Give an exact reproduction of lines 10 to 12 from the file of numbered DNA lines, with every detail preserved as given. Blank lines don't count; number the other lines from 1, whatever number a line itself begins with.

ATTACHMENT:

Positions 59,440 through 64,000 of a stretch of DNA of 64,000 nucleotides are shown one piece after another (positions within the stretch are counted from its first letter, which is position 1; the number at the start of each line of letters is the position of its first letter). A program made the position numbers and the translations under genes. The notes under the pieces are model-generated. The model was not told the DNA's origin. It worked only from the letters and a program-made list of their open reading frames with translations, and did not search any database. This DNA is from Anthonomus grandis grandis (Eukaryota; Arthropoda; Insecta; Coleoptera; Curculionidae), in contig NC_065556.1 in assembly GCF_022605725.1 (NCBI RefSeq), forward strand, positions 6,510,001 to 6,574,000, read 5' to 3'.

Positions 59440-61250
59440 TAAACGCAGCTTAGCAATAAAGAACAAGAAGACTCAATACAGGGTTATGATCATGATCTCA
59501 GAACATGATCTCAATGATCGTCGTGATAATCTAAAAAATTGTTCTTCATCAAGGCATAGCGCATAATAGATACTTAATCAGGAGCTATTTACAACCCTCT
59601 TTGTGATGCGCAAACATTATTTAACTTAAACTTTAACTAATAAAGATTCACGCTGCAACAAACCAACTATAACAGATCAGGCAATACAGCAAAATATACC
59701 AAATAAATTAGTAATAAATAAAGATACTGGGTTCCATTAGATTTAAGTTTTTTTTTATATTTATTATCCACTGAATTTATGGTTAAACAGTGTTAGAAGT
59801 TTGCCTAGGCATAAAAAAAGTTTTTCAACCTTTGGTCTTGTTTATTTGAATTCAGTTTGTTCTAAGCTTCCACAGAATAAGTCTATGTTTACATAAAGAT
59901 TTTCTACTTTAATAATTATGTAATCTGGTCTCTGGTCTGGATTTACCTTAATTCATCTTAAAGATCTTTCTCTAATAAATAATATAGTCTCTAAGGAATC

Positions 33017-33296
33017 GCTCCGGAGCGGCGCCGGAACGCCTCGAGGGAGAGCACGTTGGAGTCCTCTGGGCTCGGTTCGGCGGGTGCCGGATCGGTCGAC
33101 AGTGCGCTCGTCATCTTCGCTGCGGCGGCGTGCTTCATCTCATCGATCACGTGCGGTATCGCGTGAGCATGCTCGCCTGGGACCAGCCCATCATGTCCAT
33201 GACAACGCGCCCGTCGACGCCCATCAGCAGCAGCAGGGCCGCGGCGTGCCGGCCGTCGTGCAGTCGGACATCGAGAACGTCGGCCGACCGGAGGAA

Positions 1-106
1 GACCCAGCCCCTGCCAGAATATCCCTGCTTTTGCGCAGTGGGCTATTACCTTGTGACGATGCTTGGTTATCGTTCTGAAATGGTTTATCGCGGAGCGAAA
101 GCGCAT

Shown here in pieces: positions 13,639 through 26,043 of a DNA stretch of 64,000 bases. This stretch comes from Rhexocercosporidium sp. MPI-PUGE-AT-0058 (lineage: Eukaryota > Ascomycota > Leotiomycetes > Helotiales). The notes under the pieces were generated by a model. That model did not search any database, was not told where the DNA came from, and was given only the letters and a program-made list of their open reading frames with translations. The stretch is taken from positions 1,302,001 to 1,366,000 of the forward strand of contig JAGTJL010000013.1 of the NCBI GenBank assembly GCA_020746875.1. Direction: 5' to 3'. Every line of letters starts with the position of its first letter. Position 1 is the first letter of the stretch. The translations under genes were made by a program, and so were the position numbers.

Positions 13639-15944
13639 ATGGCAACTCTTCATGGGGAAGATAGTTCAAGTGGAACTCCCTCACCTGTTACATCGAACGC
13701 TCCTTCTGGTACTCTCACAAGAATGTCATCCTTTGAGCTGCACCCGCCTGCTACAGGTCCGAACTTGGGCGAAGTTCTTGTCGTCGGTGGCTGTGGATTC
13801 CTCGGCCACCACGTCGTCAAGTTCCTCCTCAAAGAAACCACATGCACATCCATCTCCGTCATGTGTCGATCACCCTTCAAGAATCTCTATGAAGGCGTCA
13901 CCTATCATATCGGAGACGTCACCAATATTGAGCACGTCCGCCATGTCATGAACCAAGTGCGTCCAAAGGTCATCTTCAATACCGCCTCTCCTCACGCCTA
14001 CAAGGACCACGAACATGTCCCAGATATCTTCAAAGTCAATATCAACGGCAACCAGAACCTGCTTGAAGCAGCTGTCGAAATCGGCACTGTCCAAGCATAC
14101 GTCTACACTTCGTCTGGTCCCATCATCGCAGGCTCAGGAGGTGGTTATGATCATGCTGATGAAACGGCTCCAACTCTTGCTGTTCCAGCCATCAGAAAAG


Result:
33017 GCTCCGGAGCGGCGCCGGAACGCCTCGAGGGAGAGCACGTTGGAGTCCTCTGGGCTCGGTTCGGCGGGTGCCGGATCGGTCGAC
33101 AGTGCGCTCGTCATCTTCGCTGCGGCGGCGTGCTTCATCTCATCGATCACGTGCGGTATCGCGTGAGCATGCTCGCCTGGGACCAGCCCATCATGTCCAT
33201 GACAACGCGCCCGTCGACGCCCATCAGCAGCAGCAGGGCCGCGGCGTGCCGGCCGTCGTGCAGTCGGACATCGAGAACGTCGGCCGACCGGAGGAA